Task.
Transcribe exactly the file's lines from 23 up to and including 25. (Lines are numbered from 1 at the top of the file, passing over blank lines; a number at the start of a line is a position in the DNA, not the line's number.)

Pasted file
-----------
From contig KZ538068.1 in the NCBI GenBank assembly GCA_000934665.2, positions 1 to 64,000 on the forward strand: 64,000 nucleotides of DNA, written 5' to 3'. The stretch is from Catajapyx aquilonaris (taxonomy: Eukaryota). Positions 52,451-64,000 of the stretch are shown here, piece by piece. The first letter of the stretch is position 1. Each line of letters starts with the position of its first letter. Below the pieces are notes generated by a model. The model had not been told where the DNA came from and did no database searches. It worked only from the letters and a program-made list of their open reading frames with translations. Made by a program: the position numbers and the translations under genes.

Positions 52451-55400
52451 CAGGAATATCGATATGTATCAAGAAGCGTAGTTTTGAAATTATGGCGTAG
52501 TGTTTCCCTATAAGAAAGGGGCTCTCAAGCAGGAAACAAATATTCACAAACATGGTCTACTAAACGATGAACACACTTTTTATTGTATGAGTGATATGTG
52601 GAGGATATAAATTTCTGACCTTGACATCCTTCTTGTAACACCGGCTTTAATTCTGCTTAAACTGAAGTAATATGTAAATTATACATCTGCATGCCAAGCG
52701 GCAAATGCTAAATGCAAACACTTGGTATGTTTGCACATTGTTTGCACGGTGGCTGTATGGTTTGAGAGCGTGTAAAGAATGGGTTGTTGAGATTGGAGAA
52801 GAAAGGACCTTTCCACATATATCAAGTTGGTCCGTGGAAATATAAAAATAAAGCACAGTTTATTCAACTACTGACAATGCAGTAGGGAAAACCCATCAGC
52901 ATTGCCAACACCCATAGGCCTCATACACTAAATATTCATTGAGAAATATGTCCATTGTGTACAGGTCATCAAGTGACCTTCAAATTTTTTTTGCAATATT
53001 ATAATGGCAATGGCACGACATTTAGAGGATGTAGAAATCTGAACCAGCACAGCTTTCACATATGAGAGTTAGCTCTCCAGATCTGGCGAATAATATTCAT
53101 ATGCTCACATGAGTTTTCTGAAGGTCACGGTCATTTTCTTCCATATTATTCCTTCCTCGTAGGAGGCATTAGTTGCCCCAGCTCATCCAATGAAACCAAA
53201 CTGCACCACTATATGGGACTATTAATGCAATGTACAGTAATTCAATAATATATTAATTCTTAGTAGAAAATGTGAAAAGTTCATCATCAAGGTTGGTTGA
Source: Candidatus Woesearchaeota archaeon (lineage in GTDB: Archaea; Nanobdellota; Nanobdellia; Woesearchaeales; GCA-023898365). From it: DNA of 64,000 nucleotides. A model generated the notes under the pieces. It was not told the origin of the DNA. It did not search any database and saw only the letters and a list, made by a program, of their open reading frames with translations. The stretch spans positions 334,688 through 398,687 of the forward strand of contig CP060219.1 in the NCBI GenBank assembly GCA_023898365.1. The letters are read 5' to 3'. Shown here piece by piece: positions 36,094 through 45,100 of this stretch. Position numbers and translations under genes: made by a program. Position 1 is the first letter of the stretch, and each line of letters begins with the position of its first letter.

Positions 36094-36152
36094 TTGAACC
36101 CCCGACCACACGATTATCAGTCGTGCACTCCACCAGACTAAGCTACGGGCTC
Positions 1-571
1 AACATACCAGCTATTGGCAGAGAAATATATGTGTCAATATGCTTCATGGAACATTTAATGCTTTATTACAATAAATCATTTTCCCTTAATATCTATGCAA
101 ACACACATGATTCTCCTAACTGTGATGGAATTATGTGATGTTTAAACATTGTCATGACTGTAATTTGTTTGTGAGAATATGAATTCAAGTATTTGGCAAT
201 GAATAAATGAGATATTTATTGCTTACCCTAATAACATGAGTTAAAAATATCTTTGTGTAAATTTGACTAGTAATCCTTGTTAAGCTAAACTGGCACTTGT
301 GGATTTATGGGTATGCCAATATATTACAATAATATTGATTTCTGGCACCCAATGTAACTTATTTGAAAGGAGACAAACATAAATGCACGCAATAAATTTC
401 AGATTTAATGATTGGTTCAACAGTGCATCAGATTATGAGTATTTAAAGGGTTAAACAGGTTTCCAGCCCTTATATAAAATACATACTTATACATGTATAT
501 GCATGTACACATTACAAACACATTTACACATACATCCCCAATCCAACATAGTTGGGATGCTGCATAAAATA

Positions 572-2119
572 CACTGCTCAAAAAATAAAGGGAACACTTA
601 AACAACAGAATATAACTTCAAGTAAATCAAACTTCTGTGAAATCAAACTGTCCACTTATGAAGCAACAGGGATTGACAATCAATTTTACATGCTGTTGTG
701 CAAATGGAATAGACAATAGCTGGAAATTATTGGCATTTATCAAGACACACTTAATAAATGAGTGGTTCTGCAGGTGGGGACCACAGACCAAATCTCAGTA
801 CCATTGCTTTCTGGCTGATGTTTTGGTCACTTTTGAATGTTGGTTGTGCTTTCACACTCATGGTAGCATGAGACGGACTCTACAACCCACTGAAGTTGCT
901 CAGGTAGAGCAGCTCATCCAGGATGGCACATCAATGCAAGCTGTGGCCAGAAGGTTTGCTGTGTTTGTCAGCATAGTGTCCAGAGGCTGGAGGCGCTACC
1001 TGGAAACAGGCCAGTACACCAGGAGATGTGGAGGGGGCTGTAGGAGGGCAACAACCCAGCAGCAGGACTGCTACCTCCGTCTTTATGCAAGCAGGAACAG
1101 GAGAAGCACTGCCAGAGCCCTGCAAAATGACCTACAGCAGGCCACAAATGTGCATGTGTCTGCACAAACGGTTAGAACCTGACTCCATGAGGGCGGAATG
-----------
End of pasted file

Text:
Positions 572-2119
572 CACTGCTCAAAAAATAAAGGGAACACTTA
601 AACAACAGAATATAACTTCAAGTAAATCAAACTTCTGTGAAATCAAACTGTCCACTTATGAAGCAACAGGGATTGACAATCAATTTTACATGCTGTTGTG